Tuesday, March 3, 1998 at 00:46:17

I enjoyed your site very much. Congratulations on the Netscape What's Cool? site listing. I particularly liked your page about your, um, dad.  I'm sure he appreciated your thoughtful analysis.  I was also interested in your comments about occurences in Japanese and use by second-language speakers.  I once had a Chinese Politics professor (uh, that's a Chinese-American, who taught Chinese Politics), who would end every other sentence with "and-a-so-on...and-a-so-fort".  I used to tally his "so-fort" score in the margins of my note page-- to the point where I would forget to take notes on the class, itself (I didn't do well in the class).

I also had an Organic Chemistry professor (African national, who spoke VERY proper British-English), who would constantly begin his sentences with the phrase "One saaaayyyyzzz..."  (rhymes with "blaze", not "Pez", in an up-down-up melodic tone).  He would draw out this "saayyyzzz" for about three or four seconds, as if to say "whatever I am about to say, after I can think of something reeeaaalllyyy good to say, will be extremely profound".  It was usually accompanied by either a light scratch on the forehead or a gentle rubbing of the chin (as if in deep thought).  The first time I heard him say it (with the odd [uh, that is, un-American] pronunciation and the musical quality), I looked around the lecture hall to see if others thought it was also sorta funny/strange.  The lecture hall held about 300 students-- at least 100 were bending across their desks, whispering something funny to their neighbors.

One more thing... uh,... I speak conversational German (only partially fluent-- I have lost alot of fluency from lack of practice over the years).  I am particularly enamored with a very special prolonged filler in German: "sssso!"  It sounds like a slithering snake's "ssssss", followed by an extremely succinct "o!" at the end, cutting everthing off EXTREMELY abruptly.  It is usually equivelent to "well!" in English, like when someone finishes a chore and lets out a mildly exhaustive "well!"-- meaning, "Boy, I'm glad that's done!").  --It formally translates to mean "therefore" and is used that way in normal conversation.  I swear, some Germans use this word like it's going outta style. It's used in both two-way conversation and while talking to oneself.  I think some people use it to actually say, "well, I'm done with that sentence, now here's another..."-- and most don't seem to recognize that they are saying it, just like our "umm" and "uhh".  My German mother-in-law says it all the time, mixed in with her English-- that's how ingrained it is!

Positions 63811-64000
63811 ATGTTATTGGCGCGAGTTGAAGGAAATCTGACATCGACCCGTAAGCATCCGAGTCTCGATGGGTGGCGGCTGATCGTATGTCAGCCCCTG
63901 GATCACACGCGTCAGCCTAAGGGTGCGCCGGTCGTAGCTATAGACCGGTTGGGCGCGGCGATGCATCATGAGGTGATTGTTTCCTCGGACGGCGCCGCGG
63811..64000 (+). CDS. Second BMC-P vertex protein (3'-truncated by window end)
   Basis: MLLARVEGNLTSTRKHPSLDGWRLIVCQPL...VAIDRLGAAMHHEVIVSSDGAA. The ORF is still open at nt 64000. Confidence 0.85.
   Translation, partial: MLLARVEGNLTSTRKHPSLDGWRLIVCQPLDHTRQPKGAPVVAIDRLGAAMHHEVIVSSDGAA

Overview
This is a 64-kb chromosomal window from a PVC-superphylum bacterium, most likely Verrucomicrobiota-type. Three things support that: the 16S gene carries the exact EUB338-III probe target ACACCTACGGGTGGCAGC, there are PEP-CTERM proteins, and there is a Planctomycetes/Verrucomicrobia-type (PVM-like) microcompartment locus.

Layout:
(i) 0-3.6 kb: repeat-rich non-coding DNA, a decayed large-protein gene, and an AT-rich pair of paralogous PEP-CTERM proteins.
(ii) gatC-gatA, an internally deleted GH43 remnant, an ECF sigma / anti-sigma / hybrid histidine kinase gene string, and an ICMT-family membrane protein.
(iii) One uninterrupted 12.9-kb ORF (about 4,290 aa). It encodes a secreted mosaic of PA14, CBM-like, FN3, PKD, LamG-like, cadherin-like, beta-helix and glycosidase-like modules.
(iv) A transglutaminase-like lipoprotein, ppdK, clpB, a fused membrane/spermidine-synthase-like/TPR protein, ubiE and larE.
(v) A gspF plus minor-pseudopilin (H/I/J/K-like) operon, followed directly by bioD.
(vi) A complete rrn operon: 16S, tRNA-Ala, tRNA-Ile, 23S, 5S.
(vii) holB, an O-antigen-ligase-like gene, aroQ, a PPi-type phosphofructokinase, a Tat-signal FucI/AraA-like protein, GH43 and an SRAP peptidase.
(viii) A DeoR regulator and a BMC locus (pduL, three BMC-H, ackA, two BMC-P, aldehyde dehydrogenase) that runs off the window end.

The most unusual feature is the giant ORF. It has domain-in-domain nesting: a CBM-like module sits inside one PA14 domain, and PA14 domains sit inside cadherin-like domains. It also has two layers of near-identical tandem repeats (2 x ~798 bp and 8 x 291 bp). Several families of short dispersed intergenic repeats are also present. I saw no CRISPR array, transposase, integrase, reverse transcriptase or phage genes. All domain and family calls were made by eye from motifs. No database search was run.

Well, it looks like we may be cut from the same cloth-- maybe there's a speech-criticism gene....

- MW

Teachers and college professors are rich examples of idiosyncratic hesitation techniques.  A high school math teacher I had was well-known for all the different ums and uhs and so on that we invented a game to play during his class.  Using baseball as the basic structure we assigned batting results to his idiosyncracies:   shaking his finger when making a point was a hit, while a filled pause was a strike.  One person, would continue to tally up hits, runs, outs, until a half-inning was over.  And then the next person would continue tallying.  At the end of class we would compare scores. After a while the game became pretty exciting and players would begin to cheer or cry during class.  Now that I am a teacher, I can't help feeling a little self-conscious when I hear a little burst of unrelated laughter.  Am I now, perhaps, receiving my just desserts?

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Last Revised: 99/08/26

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